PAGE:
Sorting out web automation attacks

If anything makes  web applications security different, and more interesting, than traditional information security, those are threats to the application logic, i.e. attacks that abuse legitimate functionality. Such attacks often raise legal and ethical questions: if this is legitimate functionality, can it be an attack? Ethical questions a side, there is no question that click fraud, scraping and comment spam cause real pain and financial damage to web site owners.

The new OWASP automated threat handbook tries to sort out this field and define an ontology for web automation attacks and for countermeasures.

My own presentation on the topic takes a different approach: there is no real dividing line between valid and malicious automation. It is a continuum. I scored each such automation technique for “obviousness”, i.e. how clear it would be that this is automated and not and for maliciousness.  Based on the scores I split the techniques into obviously malicious, accepted and borderline. So for example, given a 1-5 scale (1 being not obvious/not malicious, 5 being obvious/malicious):

  • “Auction sniping” gets 2 for obviousness and 3 for maliciousness – which makes it borderline.
  • “Web spam” 3 for obviousness and 4 for maliciousness – the extra points puts it in the malicious category.
  • At the edges, Blind SQL injection gets 5 and 5 (so it is extra malicious) while comparative shopping gets 1 for maliciousness as it became a standard in the industry. Which does not imply the “attacked” web site is not negatively impacted.

Read the presentation to get the scored for all of them and learn what “Queue Jumping”, “auction sniping” and “web spam” are!

The WAF Guidebook: Secure Development Life Cycle

(This is the first chapter of a Web Application Firewall Guidebook to be published in the next few posts)

Before getting into web application firewalls let’s review the problem they solve and alternative solutions. As web application security is essentially a software quality problem, resolving it require fixing the way we develop, deploy and operate software. This process is usually referred to as the software development life cycle, or SDLC for short. The security aspects of the SDLC process are called Secure Development Life Cycle, which confusingly has the same abbreviation: SDLC.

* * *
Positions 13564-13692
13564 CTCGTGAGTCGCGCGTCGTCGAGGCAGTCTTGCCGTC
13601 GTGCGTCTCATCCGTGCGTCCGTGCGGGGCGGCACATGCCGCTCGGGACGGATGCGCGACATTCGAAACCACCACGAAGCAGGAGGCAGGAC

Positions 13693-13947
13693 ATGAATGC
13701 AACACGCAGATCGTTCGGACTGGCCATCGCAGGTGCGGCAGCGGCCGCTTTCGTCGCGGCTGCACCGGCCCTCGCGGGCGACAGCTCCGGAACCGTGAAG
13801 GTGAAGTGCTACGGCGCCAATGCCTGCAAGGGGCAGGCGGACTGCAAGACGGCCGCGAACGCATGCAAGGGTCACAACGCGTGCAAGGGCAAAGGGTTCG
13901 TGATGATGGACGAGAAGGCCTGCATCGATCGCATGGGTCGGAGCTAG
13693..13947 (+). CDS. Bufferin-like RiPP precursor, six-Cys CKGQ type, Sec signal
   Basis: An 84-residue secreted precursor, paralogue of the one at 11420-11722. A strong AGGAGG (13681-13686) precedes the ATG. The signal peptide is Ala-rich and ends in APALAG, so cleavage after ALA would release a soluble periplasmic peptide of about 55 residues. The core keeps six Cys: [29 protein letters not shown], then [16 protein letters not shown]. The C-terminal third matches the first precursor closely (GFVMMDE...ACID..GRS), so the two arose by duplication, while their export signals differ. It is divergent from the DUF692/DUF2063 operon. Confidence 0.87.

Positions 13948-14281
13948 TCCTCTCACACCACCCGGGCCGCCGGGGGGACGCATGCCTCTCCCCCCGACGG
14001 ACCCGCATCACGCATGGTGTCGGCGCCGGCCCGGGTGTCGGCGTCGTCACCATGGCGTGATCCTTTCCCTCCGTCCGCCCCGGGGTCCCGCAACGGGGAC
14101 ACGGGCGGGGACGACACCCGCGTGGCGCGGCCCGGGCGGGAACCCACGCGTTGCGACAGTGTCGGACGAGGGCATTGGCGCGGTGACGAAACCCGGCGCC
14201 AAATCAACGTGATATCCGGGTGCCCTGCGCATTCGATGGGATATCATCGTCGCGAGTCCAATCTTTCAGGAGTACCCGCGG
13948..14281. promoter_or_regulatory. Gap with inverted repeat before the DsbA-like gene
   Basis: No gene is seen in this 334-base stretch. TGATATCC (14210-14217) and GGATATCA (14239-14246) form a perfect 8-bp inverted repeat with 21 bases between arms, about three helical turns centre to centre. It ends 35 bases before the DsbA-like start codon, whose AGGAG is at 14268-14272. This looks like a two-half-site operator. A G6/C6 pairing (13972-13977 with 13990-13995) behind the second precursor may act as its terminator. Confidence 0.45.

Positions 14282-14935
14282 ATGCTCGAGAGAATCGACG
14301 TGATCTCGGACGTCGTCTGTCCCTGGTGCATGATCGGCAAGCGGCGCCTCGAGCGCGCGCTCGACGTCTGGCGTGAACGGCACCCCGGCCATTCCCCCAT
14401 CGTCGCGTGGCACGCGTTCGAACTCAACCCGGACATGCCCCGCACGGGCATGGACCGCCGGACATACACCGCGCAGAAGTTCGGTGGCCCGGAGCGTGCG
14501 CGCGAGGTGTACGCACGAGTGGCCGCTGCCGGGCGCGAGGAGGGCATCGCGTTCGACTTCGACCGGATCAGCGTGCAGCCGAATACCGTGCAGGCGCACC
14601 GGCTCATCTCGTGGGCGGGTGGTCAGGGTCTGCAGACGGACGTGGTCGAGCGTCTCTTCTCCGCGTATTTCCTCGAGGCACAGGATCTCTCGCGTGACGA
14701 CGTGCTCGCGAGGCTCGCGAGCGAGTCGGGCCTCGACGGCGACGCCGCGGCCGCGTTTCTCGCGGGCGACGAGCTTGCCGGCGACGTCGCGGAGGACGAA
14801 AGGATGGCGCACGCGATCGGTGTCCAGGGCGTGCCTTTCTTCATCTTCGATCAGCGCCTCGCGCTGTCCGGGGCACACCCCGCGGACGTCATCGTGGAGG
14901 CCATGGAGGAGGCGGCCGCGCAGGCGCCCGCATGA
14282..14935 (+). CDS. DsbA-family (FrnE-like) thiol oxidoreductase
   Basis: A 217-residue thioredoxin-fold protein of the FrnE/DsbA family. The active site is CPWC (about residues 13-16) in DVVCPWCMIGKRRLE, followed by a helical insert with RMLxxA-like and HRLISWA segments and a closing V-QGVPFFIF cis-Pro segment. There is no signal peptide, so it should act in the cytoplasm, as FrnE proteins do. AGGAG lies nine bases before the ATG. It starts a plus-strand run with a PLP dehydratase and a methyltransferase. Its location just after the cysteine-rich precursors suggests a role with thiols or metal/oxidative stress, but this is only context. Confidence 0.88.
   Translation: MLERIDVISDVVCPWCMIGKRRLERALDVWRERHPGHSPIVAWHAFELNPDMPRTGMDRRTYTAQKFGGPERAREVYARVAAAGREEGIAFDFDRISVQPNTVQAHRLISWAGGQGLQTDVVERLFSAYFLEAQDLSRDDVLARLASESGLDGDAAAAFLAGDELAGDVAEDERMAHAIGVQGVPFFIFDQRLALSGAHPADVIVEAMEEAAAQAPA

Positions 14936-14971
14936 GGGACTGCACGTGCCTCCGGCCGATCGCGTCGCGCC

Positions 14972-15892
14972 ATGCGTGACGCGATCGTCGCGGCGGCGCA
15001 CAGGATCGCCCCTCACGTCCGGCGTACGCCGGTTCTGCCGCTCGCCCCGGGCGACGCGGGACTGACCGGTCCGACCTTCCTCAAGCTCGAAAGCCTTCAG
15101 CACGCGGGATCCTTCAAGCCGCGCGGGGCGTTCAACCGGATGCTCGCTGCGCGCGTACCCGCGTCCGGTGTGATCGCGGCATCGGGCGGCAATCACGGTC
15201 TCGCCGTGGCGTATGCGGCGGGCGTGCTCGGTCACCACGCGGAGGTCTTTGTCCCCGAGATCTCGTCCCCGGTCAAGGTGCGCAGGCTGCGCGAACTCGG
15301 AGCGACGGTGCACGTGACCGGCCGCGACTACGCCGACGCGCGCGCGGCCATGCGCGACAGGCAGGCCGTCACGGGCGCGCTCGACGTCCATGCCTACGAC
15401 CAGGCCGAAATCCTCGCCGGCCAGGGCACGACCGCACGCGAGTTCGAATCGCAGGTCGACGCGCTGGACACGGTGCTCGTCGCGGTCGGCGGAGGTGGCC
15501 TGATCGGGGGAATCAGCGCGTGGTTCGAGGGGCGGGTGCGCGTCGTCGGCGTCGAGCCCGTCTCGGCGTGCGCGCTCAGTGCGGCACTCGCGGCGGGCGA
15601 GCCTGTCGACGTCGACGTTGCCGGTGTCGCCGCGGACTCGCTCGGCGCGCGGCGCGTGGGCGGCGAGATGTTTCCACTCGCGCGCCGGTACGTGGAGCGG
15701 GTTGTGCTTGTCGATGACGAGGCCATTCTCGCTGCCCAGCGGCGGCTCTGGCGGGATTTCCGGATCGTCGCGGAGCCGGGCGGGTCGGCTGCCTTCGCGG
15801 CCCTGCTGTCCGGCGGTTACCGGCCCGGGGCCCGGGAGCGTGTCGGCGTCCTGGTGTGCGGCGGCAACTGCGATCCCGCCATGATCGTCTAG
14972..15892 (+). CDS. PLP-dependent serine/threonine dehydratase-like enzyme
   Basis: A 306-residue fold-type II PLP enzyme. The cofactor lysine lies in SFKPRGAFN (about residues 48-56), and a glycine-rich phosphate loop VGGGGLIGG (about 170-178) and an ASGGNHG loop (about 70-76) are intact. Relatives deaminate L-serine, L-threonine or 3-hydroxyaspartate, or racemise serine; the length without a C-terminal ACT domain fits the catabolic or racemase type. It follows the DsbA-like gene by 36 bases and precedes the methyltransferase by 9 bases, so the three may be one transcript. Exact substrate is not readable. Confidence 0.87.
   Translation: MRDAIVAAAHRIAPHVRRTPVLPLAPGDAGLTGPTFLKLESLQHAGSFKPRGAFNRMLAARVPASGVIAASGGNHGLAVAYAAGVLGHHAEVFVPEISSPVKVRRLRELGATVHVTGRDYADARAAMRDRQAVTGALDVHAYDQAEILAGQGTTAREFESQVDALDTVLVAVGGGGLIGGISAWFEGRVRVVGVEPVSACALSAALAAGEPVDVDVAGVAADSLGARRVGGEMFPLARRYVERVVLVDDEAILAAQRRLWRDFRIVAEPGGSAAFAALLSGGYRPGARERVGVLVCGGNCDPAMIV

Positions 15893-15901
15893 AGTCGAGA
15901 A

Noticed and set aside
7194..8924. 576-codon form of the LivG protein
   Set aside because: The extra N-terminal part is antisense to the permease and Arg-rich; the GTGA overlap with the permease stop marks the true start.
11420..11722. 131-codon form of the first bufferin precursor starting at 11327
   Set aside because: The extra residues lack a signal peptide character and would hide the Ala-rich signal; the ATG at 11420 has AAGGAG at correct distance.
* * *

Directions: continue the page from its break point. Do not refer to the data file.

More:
Ideally, fixing the security of web applications should be done at all SDLC stages as vulnerabilities are introduced in all stage. While it is better and potentially cheaper to fix issues early on, no quality assurance is perfect and bugs are carried on to following SDLC stages.

Since there is a cost for implementing security in any stage of the SDLC, when allocating resources we need to make a choice as to where to invest and how much. If any of the solutions outlined below was a silver bullet, the decisions would have been easier, however this is not the case. Is it better to invest a lot in educating developers and having a more secure code but neglect to test or protect the code in the operational environment? probably not, after all no code is vulnerability free no matter how good the developers were. On the other hand, should we only deploy a real time operational control such as a web application firewall? It would be unnerving to release buggy software no matter what automated solutions are there to protect it.

Let’s review the available application security solutions at every stage of the SDLC: Continue reading

Google Apps Security

google-apps-logo-iconsAs Google Apps become more popular in organizations, the security issue takes central stage. Interestingly, the technical aspects are the least of your worries, after all Google’s application security team is as good as they get. Many of the challenges are not technical in nature but rather legal and privacy issues.